And then I got an email from my sister-in-law. She had read my post about rye bread and had a question about it. All of a sudden I got really excited, and as soon as I had a spare enough moment, I wrote out as much as I could to try and help her. And I thought to myself, ‘this is what I wanted my blog to be about.’ I want to help people understand and really enjoy baking, because the more you know about something the easier it is to play around with it and make it better. Of course I want to showcase some of the creative side of baking I often undertake, but reviewing a recipe I found on a blog where another author is basically doing a review…well, it’s redundant and unoriginal, which is not what I want to be.

So with my sister-in-law’s permission, this week I am offering her question and my response, and also extending an invitation to anyone to ask questions, which I will do my best to answer. And I will try to keep this space as original and reflective of me as possible.

 

“A question for you about the rye bread —  do you have to make bread with an electric mixer?  We don’t have one of those — and my attempts at bread are always pretty off.  Is that tool a big difference maker?”

  • You don’t need a mixer, but it sure makes it a lot easier. When I first started making bread I got very tired/impatient with the kneading, and my bread never came out how I expected. I started setting a timer and making myself knead the dough well for at least 15 minutes. It definitely made a difference in the outcome. Kneading develops the gluten in the dough, and it’s the gluten that makes the dough stretchy/elastic. Yeast produces carbon dioxide, which gets trapped in the elasticness of the dough, and as the dough rises and bakes, the gas in it expands. Ergo, the more gluten that is developed from kneading, the better your bread will rise. All that to say I have found a big difference in using the mixer because it is stronger than my arms and works the dough that much better. It also takes less time, usually 6-8 minutes in the mixer. Your outcome can also depend on how long you leave the dough to rise and how warm it is where it’s rising. Basically it’s important to follow the timelines of whatever recipe you’re using. If it doesn’t rest long enough it won’t have enough time to produce the amount of gas needed for a good loaf and resulting in a dense bread. If it’s left too long, the yeast can overproduce and actually start to break down the gluten, making the loaf too airy and it will be crumbly and probably have a giant air pocket under the top crust. If it’s rising in a place that is too hot the yeast can actually be killed and it won’t rise (a common mistake that I used to do often). Letting it rise on a counter at room temperature is usually sufficiently warm.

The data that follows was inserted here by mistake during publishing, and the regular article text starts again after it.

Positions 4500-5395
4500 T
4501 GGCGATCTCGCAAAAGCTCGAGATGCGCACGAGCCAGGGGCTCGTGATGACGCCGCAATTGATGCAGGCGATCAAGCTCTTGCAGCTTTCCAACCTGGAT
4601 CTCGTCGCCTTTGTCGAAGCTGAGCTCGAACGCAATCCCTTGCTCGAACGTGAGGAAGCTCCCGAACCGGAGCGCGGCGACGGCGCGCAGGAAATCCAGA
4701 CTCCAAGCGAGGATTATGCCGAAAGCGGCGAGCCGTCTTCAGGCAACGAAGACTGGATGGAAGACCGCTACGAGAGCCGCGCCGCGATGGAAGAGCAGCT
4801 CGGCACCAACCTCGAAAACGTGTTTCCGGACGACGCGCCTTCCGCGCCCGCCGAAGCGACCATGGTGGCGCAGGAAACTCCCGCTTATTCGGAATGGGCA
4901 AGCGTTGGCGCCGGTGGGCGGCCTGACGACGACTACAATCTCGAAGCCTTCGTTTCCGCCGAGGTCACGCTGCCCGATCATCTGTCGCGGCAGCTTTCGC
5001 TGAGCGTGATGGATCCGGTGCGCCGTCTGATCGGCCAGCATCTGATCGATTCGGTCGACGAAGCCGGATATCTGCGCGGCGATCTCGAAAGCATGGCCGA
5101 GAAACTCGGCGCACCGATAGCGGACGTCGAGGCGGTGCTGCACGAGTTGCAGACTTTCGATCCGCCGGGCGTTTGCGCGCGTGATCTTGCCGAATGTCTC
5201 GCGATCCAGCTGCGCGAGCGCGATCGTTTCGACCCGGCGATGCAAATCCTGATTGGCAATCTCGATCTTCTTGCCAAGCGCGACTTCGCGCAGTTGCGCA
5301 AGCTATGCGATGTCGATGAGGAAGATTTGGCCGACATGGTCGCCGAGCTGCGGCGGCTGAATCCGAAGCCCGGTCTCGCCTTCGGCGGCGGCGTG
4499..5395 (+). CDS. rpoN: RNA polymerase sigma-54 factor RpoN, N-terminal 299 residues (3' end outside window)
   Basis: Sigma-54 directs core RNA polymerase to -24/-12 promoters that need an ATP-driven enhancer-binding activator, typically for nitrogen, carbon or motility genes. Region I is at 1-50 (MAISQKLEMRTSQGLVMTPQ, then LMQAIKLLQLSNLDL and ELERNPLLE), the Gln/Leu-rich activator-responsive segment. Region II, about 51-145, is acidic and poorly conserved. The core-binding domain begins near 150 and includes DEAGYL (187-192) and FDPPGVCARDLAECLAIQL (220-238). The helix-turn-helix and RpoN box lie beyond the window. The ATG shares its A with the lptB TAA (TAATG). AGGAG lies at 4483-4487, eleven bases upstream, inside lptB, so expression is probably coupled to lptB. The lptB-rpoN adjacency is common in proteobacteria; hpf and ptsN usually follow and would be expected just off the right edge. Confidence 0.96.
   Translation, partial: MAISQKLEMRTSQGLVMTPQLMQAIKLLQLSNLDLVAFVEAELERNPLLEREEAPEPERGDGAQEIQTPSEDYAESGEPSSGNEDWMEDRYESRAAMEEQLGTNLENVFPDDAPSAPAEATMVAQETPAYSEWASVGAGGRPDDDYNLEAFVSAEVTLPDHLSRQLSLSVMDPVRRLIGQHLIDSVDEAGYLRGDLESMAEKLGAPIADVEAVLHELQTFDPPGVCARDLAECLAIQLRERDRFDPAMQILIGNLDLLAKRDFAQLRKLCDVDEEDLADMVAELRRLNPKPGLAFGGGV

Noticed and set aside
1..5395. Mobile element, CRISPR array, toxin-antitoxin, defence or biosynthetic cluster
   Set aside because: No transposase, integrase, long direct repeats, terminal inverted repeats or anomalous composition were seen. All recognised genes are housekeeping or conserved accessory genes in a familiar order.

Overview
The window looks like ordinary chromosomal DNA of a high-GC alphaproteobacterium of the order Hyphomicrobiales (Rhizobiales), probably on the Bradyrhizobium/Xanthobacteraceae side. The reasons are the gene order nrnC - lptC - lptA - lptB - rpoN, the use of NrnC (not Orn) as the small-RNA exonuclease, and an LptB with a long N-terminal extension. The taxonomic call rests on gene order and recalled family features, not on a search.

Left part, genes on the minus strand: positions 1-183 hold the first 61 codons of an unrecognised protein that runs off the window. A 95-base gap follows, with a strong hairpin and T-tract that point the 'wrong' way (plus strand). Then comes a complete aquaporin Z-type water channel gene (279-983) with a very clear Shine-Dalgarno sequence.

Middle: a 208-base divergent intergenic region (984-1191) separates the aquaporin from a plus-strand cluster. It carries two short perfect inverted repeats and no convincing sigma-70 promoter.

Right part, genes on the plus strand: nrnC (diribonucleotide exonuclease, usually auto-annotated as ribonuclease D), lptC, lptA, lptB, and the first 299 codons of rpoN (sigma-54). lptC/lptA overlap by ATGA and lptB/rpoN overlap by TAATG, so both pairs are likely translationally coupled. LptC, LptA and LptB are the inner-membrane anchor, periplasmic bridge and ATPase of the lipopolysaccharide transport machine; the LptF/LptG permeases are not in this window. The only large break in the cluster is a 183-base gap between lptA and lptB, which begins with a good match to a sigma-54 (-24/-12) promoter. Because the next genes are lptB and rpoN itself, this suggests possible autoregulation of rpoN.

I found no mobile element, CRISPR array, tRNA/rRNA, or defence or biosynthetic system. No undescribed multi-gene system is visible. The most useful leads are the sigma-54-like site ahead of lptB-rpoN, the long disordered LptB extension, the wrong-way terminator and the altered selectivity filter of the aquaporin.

If anyone is curious about the black bean brownies mentioned at the beginning, you can find the recipe here. They were pretty tasty, and are both vegan and gluten-free.

Black bean brownies fresh from the oven.
Black bean brownies fresh from the oven.